This document gives a basic sample lesson plan structure for involving the V-Ray User Interface module into a lecture.
This gives a foundation to help new V-Ray users in understanding where to find some of the most common tools and settings, and to be able to successfully navigate through the following lessons
- Since this lesson is introductory and there isn’t much theory, the lecture will be much shorter and more time will be spend actually showing where to find the different V-Ray components
- In this cycle you are going to go over the V-Ray UI in 3ds Max. You may want to use the provided scene and handout or create your own
- It is important to begin with setting up V-Ray as a default rendering engine in order to be able to see the rest of the plug-ins in the 3ds Max interface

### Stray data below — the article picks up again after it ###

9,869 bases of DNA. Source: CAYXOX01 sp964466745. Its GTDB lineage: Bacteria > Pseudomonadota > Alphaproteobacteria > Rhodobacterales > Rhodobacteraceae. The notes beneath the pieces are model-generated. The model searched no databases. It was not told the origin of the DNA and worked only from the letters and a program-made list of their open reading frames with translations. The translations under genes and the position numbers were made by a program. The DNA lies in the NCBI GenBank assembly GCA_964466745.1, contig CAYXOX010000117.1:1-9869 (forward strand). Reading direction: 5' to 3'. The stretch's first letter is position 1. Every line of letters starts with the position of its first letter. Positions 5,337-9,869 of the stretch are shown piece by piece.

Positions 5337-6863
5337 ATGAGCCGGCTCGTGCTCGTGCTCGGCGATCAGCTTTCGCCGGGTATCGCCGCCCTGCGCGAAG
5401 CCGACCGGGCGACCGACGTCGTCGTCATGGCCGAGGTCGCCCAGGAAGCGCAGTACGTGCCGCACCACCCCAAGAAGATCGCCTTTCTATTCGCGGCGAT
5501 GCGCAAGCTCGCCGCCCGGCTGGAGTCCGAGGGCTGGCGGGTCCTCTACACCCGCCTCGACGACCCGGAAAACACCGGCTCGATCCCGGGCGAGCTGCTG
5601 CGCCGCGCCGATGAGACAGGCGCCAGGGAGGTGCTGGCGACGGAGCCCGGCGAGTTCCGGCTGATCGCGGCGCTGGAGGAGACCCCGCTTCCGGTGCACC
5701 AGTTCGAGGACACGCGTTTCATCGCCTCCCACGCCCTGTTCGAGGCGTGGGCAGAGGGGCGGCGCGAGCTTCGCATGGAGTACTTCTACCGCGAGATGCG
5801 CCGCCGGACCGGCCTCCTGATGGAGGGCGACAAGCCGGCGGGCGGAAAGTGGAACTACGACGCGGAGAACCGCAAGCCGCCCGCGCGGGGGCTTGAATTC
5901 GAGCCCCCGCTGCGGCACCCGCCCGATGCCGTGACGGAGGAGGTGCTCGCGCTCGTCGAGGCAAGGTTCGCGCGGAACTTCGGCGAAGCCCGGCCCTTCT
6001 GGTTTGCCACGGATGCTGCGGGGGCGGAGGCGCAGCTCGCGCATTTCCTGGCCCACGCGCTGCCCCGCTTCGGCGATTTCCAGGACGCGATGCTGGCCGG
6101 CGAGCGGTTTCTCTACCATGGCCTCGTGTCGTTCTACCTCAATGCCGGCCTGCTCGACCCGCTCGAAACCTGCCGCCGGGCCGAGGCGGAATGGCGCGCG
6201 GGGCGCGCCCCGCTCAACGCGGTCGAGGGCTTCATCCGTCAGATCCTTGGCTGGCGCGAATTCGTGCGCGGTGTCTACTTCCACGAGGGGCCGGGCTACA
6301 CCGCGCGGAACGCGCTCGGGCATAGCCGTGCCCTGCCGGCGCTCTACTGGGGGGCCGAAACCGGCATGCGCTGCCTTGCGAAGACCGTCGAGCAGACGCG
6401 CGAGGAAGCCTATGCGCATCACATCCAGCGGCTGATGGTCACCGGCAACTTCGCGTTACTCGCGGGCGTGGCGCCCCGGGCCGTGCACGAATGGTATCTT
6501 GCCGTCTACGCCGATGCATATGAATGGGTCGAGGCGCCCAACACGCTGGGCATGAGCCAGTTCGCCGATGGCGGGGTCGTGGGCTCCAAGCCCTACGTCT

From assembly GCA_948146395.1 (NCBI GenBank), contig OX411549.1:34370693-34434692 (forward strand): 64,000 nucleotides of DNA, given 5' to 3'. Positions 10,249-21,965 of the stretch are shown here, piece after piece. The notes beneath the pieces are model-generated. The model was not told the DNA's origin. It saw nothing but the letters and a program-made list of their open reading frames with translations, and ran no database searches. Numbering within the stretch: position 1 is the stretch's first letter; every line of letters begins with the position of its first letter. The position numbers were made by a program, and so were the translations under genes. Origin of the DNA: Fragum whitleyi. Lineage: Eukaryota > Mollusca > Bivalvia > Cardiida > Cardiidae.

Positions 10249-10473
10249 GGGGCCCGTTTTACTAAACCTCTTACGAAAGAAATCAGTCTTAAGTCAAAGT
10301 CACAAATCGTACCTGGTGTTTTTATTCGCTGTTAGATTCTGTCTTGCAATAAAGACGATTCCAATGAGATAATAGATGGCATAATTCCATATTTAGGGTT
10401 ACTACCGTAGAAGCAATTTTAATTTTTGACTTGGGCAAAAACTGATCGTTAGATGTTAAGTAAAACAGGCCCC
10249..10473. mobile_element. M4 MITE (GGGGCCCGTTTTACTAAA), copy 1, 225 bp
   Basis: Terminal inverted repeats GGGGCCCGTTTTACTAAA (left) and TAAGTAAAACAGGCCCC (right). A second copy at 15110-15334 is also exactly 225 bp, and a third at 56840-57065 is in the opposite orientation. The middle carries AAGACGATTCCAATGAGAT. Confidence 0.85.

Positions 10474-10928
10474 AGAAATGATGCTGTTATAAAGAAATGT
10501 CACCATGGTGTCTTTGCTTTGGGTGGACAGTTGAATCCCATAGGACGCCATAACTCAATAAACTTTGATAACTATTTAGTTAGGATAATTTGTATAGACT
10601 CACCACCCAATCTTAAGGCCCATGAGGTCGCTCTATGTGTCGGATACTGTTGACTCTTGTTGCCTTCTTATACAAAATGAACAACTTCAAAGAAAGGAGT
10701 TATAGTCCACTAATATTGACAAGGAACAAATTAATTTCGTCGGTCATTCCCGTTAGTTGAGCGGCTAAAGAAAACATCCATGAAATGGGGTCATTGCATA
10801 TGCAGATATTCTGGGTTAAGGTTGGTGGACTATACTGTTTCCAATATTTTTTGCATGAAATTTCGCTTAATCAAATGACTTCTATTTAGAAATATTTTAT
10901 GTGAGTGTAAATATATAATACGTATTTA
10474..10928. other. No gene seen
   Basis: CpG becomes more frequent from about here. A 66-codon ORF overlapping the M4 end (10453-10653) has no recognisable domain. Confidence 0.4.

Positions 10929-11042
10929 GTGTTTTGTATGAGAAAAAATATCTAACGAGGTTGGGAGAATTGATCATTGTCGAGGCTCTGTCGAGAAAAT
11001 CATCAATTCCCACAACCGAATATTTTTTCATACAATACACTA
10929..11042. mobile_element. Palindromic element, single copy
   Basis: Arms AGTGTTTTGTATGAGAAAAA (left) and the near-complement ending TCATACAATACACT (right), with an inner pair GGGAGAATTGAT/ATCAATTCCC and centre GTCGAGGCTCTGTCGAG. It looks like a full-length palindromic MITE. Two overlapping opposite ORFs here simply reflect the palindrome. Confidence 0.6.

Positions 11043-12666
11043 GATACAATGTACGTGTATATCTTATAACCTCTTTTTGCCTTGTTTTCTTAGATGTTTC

- The Render Settings are a major part of V-Ray and following lessons will go into detail about the options there, but it’s a good idea to let the students know what the options are generally about:
- Make sure you explain the Default/Advanced/Expert mode of the UI here
- Note that the settings of V-Ray RT are only accessible when the Target is set to ActiveShade
- The V-Ray Toolbar is also commonly used to access V-Ray tools and options
- The V-Ray Light Lister allows us to control all V-Ray lights from one convenient menu
- The V-Ray Quick Settings will be used most of the time when setting up antialiasing and global illumination so make sure to note them as well
- V-Ray Geometry, Lights and Helpers can be created through the Command Panel
- All V-Ray materials and maps can be accessed through the Material Editor
- The V-Ray Object Properties are very important for advanced workflows and for optimizing render results
- The Environment and Effects window holds a few additional V-Ray components so make sure you show them as well
- In this cycle you will let the students use the provided scene and handout and discover the different V-Ray components on their own.
You may create different scenes and challenges that cover the same basic information, presented in the Lecture and Demo.